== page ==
Father-in-Gay, Ipstenit, Mrs-In-Gay and I went skating on Monday while I was in Cleveland. We went to Thornton Rinks, which is where I learned to skate and where my brother did not. Thornton was, until recently, the home of Elysium Skating, which is the only way I know how to skate (laugh all you want).
Elysium Skating is cotillion on ice. Or at least it was when my gran was young. Today it’s a dying breed of skaters who like to skate to live music and in pairs. The style was popular in Detroit and Cleveland, but I don’t know of anywhere else. In point of fact, if you can skate Elysium and live in Chicago, email me and let’s hook up! It’s hard to find anyone who can couples skate that way except Ipstenit, and her foot is still iffy.
There was no Elysium Skating on Monday. Father-in-Gay and I had been too long from the ice, and as I mentioned in the excerpt, I had my ass handed to me. I fell once, hard, and I have a nice bruise where I landed on my keys. But I did skate for about 45 minutes without wanting to die. In fact, I wanted to get home to my own skates (and not crappy rentals) and get some time on the ice (which is at Millennium Park, now that Skate-On-State is gone).
But after skating, and the obligatory ‘I’m too old for this shit!’ kvetching (though I’m in better shape than Father-in-Gay), we watched the Zamboni cut the ice. Mrs-In-Gay is from Japan, so we had to explain what was happening. Father-in-Gay translated it into French for her, but I suspect there was much lost in the translation.
Then Father-in-Gay says “… and they use hot water. Boiling water. And Ipstenu, can you tell her why?”
I glance at Ipstenit, willing her to keep her mouth shut at this moment (she’s very smart, and hates when people talk about idiot science), but she says “No it doesn’t!” before I can reply. I silently plead and say ‘Hot water has faster molecules and freezes faster.” Which is the answer Father-in-Gay wanted.
This leads to a short argument about if this does or doesn’t work, and I whisper to Ipstenit to let it go and let my father be wrong. She grumbles, not one to like white-lying to family, but we walk off to return my crappy, dull, rental skates and look at the Hockey Foosball machine that’s been at Thornton since Mark Alexrod and I were kids and got the long licorice ropes. I explain that yes, I know she’s right, but perhaps a freezer and the ice at a rink are different, and that you’d have to use hot water anyway to smooth out the ice.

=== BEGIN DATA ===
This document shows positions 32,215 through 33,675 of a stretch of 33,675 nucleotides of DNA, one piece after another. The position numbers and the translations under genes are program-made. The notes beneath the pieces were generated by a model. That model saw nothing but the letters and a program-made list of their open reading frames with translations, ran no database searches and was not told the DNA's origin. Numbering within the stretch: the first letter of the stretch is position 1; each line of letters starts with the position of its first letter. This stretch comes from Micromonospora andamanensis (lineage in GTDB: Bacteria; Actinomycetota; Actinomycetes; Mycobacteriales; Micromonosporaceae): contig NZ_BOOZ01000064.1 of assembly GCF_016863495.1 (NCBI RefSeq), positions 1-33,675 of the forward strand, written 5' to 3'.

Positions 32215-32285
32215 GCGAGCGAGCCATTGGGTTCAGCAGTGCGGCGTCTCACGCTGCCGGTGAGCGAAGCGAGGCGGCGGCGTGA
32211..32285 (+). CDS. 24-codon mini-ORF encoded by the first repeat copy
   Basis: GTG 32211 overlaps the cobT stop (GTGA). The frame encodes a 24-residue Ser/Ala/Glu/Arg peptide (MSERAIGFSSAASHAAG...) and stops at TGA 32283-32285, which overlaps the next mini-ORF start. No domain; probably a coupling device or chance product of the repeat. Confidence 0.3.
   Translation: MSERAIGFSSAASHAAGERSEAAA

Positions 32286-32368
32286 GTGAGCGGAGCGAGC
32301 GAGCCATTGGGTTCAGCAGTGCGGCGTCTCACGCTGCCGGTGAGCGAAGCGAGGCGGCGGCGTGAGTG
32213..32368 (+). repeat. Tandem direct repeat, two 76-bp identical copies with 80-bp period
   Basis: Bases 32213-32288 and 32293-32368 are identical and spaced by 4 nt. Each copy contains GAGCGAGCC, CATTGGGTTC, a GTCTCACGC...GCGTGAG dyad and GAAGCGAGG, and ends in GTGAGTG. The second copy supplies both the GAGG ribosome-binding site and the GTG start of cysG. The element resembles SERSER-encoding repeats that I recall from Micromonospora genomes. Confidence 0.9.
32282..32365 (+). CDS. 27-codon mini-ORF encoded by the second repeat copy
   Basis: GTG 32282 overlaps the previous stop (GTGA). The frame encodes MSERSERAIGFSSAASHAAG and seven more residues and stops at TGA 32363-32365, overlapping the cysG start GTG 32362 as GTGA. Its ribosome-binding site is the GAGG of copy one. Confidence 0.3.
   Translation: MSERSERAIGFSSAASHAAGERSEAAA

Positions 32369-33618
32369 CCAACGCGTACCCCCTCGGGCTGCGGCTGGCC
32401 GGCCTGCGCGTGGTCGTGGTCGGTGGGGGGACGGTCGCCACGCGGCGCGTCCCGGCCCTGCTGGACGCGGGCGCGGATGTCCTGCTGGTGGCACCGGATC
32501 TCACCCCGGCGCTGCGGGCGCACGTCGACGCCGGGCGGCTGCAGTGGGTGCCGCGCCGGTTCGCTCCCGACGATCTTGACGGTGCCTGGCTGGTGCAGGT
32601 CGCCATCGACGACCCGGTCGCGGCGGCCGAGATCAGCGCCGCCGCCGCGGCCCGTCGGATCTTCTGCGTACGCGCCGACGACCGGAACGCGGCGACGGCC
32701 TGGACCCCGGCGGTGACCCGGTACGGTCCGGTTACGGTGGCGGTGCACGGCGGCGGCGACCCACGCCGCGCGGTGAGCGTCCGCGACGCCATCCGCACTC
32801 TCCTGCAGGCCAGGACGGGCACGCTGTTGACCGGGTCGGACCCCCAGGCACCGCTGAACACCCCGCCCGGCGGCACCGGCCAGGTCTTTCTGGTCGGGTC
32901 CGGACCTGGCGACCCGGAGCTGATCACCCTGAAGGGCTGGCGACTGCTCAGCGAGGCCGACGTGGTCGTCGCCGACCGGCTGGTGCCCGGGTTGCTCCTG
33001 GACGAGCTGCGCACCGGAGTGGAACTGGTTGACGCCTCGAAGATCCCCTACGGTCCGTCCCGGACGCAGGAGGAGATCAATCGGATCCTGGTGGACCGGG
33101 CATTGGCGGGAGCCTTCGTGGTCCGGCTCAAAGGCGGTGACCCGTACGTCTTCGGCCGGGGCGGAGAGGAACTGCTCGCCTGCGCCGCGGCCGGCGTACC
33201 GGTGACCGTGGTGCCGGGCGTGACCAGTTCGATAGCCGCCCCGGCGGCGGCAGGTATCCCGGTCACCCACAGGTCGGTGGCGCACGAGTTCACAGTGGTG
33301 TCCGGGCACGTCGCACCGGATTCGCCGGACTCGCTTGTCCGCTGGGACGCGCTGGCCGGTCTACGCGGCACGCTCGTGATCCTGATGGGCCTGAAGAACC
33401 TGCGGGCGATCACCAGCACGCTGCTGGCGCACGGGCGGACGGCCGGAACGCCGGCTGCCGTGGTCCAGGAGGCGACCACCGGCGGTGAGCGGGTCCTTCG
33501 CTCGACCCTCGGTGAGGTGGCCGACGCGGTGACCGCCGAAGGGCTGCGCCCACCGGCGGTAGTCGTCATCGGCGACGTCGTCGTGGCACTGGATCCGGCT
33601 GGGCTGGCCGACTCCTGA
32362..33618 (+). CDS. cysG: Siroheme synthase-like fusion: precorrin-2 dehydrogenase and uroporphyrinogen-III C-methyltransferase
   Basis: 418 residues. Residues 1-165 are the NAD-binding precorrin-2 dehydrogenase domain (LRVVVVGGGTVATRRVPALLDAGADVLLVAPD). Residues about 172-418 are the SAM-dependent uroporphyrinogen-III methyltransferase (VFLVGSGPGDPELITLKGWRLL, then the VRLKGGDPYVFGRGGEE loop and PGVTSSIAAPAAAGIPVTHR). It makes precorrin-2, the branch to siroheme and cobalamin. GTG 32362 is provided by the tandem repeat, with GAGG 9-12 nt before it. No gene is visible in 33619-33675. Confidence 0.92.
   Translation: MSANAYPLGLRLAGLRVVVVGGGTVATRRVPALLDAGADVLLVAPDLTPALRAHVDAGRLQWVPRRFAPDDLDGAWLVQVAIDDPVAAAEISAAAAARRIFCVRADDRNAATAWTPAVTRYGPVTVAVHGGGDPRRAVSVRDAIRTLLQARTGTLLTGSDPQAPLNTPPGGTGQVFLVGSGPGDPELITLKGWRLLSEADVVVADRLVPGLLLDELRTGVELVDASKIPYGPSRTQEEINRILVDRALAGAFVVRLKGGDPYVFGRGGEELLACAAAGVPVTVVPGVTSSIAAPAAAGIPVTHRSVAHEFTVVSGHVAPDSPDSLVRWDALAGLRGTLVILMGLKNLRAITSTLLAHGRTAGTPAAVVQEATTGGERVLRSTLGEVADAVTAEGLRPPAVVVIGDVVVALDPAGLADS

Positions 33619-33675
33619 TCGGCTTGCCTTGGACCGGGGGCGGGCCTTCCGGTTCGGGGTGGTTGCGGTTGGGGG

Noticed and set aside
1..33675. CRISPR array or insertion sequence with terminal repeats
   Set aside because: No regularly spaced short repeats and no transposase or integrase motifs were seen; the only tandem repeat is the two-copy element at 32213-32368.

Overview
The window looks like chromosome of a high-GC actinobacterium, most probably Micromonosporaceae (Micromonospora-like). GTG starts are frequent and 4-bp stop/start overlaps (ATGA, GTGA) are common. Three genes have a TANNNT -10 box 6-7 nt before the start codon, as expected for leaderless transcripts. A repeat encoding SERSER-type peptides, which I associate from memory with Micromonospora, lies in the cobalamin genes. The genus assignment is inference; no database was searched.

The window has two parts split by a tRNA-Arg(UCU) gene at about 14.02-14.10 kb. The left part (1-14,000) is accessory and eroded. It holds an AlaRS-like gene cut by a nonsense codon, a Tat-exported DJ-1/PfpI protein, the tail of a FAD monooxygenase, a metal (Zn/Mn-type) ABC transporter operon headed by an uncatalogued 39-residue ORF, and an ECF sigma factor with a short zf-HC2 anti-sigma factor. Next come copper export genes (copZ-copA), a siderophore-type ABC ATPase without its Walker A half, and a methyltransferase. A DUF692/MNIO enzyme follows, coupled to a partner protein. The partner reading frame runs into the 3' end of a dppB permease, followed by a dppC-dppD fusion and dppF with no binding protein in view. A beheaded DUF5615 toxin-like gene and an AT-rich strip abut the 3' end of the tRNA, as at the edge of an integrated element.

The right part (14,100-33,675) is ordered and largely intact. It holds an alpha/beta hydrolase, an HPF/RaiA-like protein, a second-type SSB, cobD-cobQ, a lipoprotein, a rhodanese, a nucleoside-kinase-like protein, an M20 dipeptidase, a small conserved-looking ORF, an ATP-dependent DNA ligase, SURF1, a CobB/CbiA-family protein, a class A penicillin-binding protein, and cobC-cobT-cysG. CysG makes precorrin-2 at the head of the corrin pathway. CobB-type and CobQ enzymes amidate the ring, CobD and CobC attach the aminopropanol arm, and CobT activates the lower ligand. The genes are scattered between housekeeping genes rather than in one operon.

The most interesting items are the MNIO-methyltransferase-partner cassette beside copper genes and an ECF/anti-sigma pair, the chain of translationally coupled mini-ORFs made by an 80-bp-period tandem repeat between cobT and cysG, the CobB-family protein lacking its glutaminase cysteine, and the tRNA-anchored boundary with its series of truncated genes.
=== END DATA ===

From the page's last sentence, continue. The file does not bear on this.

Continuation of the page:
So now, as you know gentle readers, this brings us to research time.
Does hot water turn to ice faster?
First stop is Google, where I find a web page with Interesting thing of the Day, and April 15th’s page is about just this! While, yes, I found a lot of pages where people say hot water freezes faster, this site explains it all out in a pretty easy to understand way.
Logic tells me that the activity of the molecules, which is the general basis for the ‘Hot water freezes faster’ urban myth, can not overcome the heat of the water which needs to be cooled. Now, I will say that room temperature water should freeze faster than cold water, but that would be a very close race.
This fellow cites the Mpemba Effect, and explains that when applied, it can cause hot water to cool faster than cold. A googling on that name will give you a lot of points where it is true, however it’s an ‘effect’ and not a theory, which is important.
Theory: a well-substantiated explanation of some aspect of the natural world; an organized system of accepted knowledge that applies in a variety of circumstances to explain a specific set of phenomena; “theories can incorporate facts and laws and tested hypotheses”; “true in fact and theory”
Effect: a phenomenon that follows and is caused by some previous phenomenon
Not the same, as you can see.
The short answer is that hot water can freeze faster than cool water, but it doesn’t always.
Does this matter for the ice skating rink? Possibly. It appears that the method of conduction and evaporation in an ice skating rink is such that hot water will cool and freeze faster than cooler water. Perhaps more importantly, the ice on an ice skating rink is below 0 degrees Fahrenheit. Supercooling in action.
Still, the answer here is a great big maybe.